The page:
Today more and more tourists visit places such as Antarctica or the Sahara Desert, where conditions are difficult. What are the benefits and drawbacks for tourists who visit such difficult places?

Like the Problem/Solution essay, it's fine to begin your essay with a simple statement like: "Today many children have a great quantity of toys to entertain them. This can have both positive and negative consequences for them, however: on the one hand, children can learn a variety of useful skills from certain toys, but on the other hand, they may fail to learn important skills, like mental focus."

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Sample Essay

Having seen several examples of question topics and introductory statements, let's look at a full-length IELTS essay. The example below (252 words) addresses the following question:

Some parents believe that famous athletes are not good role models for children. To what extend do you agree or disagree? Give reasons for your answer and include any relevant examples from your own knowledge or experience.

As you read, try to look for the reasons and examples which question asks for, and pay attention to the phrases the writer uses to introduce each of these ideas:

Around the world today, young people have many sources of inspiration for their lives. Television and magazines offer stories about remarkable people in art, politics, and science. Over the past century, athletes have also become prominent, and many of them now earn more money in one year than doctors or human-rights activists earn in their entire lifetime. Although these sport stars are highly skilled and deserve their success, many parents question whether athletes are appropriate role models for youths.

On the one hand, athletes can be ideal role models, since their success comes from many hours of practice and concentration, rather than their connection to rich or powerful people. In team sports, the best athletes also demonstrate important skills like cooperation and leadership, and in competitive sports they show why it is important to keep trying even after failing many times.

However, the competitive nature of sports can also lead many athletes down a darker path. Numerous scandals reveal that some of our most adored athletes put winning above virtue—namely honesty. One example is Lance Armstrong, whose desire to win the Tour de France led him to take drugs for many years and to treat everyone who knew his secret with great cruelty.

In short, it seems to me that parents should be cautious about the mixed message communicated in the world of sports. Although it is inspiring to read stories about poor children becoming world champions, we must avoid teaching children that winning is the only thing of value.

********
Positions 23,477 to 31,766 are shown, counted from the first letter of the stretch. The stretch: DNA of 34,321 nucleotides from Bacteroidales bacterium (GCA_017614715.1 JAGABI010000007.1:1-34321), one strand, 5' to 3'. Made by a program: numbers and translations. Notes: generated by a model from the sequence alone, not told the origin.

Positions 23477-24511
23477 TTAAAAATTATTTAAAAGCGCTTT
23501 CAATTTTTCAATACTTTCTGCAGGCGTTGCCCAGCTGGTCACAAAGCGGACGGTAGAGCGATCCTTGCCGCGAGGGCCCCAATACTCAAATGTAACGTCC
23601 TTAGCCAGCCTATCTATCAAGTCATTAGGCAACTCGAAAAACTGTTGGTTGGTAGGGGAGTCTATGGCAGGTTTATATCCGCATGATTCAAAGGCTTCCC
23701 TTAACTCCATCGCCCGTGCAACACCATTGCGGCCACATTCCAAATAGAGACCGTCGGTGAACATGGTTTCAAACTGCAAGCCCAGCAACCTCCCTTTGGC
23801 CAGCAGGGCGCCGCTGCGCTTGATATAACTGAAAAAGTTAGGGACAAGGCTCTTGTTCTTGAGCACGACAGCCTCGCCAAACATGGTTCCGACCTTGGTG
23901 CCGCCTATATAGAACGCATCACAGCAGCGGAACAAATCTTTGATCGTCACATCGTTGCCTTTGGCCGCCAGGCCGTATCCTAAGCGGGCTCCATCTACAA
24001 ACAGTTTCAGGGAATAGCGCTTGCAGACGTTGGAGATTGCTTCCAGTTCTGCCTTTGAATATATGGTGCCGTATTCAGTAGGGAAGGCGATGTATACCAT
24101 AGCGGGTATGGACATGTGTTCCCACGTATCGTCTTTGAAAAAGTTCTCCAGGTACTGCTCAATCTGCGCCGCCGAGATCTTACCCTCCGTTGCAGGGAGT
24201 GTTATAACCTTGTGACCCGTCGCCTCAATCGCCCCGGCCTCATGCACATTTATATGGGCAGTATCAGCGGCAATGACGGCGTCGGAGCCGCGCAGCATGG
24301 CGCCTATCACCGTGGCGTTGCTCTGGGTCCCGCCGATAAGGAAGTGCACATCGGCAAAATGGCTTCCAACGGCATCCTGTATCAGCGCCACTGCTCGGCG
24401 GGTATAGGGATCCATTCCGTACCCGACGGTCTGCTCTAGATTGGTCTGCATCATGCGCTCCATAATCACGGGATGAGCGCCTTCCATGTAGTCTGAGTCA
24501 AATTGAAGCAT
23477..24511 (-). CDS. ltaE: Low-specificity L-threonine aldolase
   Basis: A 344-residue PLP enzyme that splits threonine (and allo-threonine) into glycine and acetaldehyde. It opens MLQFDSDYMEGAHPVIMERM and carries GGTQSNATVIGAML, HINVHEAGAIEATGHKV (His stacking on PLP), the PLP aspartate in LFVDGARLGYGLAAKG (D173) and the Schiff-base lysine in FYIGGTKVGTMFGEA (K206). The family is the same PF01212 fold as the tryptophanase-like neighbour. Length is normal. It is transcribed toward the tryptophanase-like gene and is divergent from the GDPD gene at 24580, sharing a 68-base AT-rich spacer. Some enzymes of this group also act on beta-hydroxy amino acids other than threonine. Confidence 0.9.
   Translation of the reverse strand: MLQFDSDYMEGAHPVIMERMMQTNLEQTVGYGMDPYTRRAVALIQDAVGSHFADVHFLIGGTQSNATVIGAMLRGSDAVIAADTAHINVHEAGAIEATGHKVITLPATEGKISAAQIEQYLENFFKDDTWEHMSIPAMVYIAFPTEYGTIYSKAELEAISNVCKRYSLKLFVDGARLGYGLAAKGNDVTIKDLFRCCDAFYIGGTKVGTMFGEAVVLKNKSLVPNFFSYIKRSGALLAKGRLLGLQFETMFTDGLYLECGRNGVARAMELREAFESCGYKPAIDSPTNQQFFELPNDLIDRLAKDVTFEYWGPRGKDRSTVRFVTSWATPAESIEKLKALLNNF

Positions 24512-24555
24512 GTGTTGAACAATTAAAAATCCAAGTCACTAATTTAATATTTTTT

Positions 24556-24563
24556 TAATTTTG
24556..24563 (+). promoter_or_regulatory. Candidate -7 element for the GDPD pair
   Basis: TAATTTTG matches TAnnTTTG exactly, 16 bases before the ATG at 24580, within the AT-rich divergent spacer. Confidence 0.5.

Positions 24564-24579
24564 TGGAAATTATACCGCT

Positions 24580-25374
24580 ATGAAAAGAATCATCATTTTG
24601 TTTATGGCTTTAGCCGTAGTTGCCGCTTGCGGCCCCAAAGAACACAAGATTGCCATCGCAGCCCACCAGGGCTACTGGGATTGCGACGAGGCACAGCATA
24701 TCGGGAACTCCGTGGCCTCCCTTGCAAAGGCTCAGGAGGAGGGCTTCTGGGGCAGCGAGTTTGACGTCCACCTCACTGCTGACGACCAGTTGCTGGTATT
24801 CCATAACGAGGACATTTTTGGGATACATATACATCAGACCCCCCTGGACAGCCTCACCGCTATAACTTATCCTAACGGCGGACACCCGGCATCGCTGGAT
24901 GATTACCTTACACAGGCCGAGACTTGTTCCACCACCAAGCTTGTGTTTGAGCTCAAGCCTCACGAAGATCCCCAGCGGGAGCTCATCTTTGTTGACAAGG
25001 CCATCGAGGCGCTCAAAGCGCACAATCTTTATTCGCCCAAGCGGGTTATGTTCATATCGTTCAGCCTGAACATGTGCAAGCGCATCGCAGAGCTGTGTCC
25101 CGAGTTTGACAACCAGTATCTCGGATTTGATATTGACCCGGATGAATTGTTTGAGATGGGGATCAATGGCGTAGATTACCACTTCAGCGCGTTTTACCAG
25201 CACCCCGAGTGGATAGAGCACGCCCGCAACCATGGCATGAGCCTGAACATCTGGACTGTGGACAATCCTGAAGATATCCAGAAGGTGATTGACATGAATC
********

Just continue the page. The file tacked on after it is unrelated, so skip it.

Some important things to notice about this essay:

  • It is well-organized. Each paragraph has a clear and specific purpose. The first paragraph introduces the essay and restates the topic; the second paragraph focuses on points of disagreement; the third paragraph focuses on points of agreement; and the final paragraph presents the writer's opinion ("it seems to me").
  • The writer uses keywords to introduce each idea (reason, example, comparison), including although, on the one/other hand, since, rather than, also, like, however, namely, example, and in short. Just as important, he uses a variety of these keywords, and they are used correctly.
  • The writer shows that he is able to use a wide range of vocabulary (like demonstrate and reveal instead of repeating show, show, show) and avoids using the exact same words from the question (using young people instead of children, prominent instead of famous, sport stars as well as athletes).
  • The writer uses a formal style of writing that is appropriate for academic/business situations (it is important to..., we must avoid...). There are no informal or slang expression, no abbreviations, and no bullet points.
  • Finally, it is important to notice that each phrase and sentence is relevant to the topic. The writer does not include unimportant information (such as, "My favorite athlete is Messi").

For comparison, watch this video from IDP (one of the makers of the IELTS test) to see another example of a Band 7+ essay:

Other Tips to Remember

  • Make sure you have a plan before you start writing. Although you have only 40 minutes to write your essay, it is very important to spend the first 4-5 minutes thinking of ideas (reasons, examples, etc.) and making brief notes. The most common reason why good writers get low scores for this part of the IELTS test is because they begin writing without a plan, and their essay is poorly organized as a result.
  • Save a few minutes at the end to review and edit your essay. Even for expert writers, the pressure of time can lead to small mistakes in grammar and spelling. That's why it's a good idea to spend a 3-4 minutes at the end of the hour to look for any errors and make any changes to your essay.
  • Read opinion essays and think about whether you agree with the writer, and why. Although the IELTS test makers do their best to choose easy topics (you will never get a question about history or politics), it can still be difficult to think up ideas and opinions if you don't have much experience writing essays. If this is a problem for you, you may find it helpful to read a lot of opinion-style articles and essays. This study habit is also a great way to learn new vocabulary.
IELTS Speaking Topics (with Example Questions + Answers)
Learn about the main topics in each part of the IELTS Speaking Test, and see examples of high-scoring answers from real students.

A great source of opinion essays in English is The Guardian website, where you can find essays on dozens of topics, by hundreds of writers. For example:

A good exercise: Before reading the essays above, read the title and practice thinking of reasons and examples that you would use for these topics. Then read the essays carefully and compare the ideas and details these writers used to support their opinions.

Photo by Jess Bailey